See the man in the corner painting?

Well, I walked by a few hours later and the painter had finished! Somebody loves Salvador Allende... They were playing music and somebody was announcing the completion of a new mural, which was fun to catch. The amazing thing about Valpo is that the art in the city continually changes, so each trip into the cerros you notice something different. Was it there before and you just didn't notice? Or did some artist just paint it the day before?

Brightly colored buildings, blue sky, blooming flowers, charming antique signs and a view of the coast. What more could a girl ask for?
Okay I know I talk about the city of Valparaiso alot, but I do much more than walk around and take pictures, on Mondays and Tuesdays at least. I am taking 6 classes here: Evolution and History of Film, Social Psychology, Traditional Dances of Chile, Geography of Latin America, Biodiversity and Sustainable Development, and Urban and Regional History of Valparaiso. Last week I had to do my first presentation in Geography, which was slightly mortifying. Standing up and talking for a few minutes to a class of 45 students, with about 30 Chileans and 15 exchange students, is no small event in one's day. I did my best, said a thank you prayer when it was done, and moved on with my life. I also had my first history test last week, which was two essay questions over a bunch of reading we had to do-overall, not too bad! The hard thing about my classes here is really just sitting through them. Most are an hour and a half, but Geography and Psychology are each 3 hours long...but all of them are only once a week so I suppose I can't complain too much.

This is what I did in Psychology Monday. Come on, 3 hours? Right after lunch too. UGHHHH
I think my doodles are getting better every week.
I have to be honest; part of the reason I have such a hard time staying awake in Psychology is that I just can't understand my professor half the time. His voice fades at the end of his sentences so I catch the first half of everything, but without the second half a lot of information gets lost. He writes on the board sometimes which is helpful, except for that his handwriting is unbelievably chicken-scratch-ish. Ohh and just to illustrate for you what it is like to be a "gringa" (foreigner) in a class of Chileans, let me tell a little story. So I'm sitting in Psychology and my professor refers to some story and everyone says they are familiar with it. I am, not surprisingly, clueless. He makes a lot of popular culture type allusions that I don't know because, well, I'm not Chilean. Anyways he throws up a powerpoint slide with a diagram of a family. I recognized mother, father, step-sister, etc...actual family vocab words. The center of this diagram, however, said "cenicienta"...I had no idea what that meant, so I broke out my little translator. "cenicienta" =ashen. Ashen?? Okay think Erin, ...AHHH He is talking about CINDERella, I realized. It was an epiphany moment, and I might have said OHH too myself a little too loudly. Luckily, I've learned to laugh at myself and these moments, so I rarely get frustrated or embarassed with myself or anyone else these days. :)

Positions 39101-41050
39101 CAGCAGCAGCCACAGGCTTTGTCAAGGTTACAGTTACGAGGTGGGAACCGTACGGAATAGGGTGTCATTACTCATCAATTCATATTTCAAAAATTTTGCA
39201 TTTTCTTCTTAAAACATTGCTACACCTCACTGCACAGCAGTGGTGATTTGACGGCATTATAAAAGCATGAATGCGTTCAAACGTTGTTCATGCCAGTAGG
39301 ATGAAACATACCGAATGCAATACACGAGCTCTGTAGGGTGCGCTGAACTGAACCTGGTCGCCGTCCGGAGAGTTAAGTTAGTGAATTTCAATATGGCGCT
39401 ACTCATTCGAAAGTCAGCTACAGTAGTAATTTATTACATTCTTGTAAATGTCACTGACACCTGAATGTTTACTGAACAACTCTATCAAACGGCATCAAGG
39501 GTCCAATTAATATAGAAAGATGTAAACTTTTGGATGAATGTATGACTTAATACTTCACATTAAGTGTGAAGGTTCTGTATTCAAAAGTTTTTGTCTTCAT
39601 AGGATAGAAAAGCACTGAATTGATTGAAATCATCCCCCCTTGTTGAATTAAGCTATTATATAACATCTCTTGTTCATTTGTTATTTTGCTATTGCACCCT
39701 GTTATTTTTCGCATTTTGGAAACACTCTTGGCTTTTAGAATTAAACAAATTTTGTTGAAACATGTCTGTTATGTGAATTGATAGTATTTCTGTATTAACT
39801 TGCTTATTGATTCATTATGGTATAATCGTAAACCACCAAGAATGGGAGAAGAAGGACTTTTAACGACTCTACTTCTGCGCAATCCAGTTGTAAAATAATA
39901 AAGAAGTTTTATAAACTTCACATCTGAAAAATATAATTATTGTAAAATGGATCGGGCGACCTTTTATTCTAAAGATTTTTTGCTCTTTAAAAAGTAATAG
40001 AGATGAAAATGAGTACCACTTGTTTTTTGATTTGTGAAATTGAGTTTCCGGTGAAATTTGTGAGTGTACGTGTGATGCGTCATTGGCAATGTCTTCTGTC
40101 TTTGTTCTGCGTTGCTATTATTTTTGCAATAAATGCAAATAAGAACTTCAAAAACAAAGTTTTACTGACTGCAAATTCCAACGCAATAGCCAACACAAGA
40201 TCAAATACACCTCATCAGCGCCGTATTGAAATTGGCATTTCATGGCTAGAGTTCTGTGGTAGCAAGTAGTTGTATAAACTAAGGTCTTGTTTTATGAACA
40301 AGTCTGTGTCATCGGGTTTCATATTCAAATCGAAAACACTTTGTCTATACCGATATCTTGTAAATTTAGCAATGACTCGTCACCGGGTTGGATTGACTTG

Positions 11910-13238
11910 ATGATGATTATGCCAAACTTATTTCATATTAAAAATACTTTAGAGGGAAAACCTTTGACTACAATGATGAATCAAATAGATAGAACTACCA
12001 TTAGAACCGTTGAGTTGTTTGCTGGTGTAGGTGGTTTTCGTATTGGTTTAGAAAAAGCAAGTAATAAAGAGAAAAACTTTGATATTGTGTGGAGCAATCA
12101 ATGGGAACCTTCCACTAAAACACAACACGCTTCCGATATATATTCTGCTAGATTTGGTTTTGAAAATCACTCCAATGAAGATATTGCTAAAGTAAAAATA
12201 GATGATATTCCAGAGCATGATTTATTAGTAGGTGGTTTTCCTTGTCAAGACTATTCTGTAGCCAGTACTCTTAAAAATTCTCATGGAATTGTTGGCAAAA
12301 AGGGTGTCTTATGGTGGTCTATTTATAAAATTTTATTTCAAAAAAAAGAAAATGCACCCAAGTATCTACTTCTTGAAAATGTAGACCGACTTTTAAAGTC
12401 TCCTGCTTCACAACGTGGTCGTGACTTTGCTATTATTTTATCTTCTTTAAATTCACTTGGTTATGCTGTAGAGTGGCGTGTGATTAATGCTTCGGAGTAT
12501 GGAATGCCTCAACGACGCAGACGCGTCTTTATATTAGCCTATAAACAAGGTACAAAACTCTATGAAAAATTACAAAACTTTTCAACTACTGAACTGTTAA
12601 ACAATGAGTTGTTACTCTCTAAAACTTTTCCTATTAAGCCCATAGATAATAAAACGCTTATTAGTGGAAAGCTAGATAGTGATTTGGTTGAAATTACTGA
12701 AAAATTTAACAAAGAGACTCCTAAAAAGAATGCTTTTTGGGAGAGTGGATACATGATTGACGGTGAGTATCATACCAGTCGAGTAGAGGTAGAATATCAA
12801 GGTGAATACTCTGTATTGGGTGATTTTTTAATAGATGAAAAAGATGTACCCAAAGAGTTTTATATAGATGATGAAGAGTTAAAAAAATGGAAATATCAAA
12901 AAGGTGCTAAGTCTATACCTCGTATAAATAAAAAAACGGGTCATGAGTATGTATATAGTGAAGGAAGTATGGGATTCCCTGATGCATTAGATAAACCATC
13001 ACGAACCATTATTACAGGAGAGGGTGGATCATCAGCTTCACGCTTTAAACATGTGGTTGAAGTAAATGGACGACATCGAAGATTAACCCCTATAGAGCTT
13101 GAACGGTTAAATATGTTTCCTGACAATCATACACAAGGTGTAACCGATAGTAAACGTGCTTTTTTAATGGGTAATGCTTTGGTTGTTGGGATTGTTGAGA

All last week, there was a Bicentennial Regatta going on in Valparaiso. This event culminated on Sunday, with all of the sailboats leaving the port together. There were 10 boats in all, Latin-American countries plus Spain. I went to see the big finale with my host parents.

Tons of people were packed on the beach and seaside cafes.

Even the policemen were out on their horses! I don't see policemen to often here. There doesn't seem to be very many, and I've heard that it is still largely a "volunteer" position here. This makes for me not feeling so safe at times, but then again crime is relatively low in the area, especially violent crime. So no worries, I think I'm usually pretty safe!

La Esmerelda of Chile. This is a copy of Spain's boat, which looks exactly the same except it is 1 meter longer.

My host parents, Horacio and Sandra. It was really nice to spend a couple hours sitting on the beach with them. Afterwards, we had a family lunch, and later I went to my host sister's boyfriend's basketball game. Basically I accomplished nothing that day, except for spending time with the fam, which I guess is what I should be doing on a Sunday. At times I think Chile is teaching me some important lessons...

Sunday, April 11, 2010

Buenos Aires, Uruguay, and Bus Rides!

Sunny day in Recoleta neighborhood, Buenos Aires

For Easter break, myself and 6 other international students decided to go to Buenos Aires. We looked at plane tickets at first, but eventually the spontaneity and adventurous side of us won over, and we bought one-way tickets for a double decker bus ride through the Andes instead. Because sometimes the journey is half the fun, right?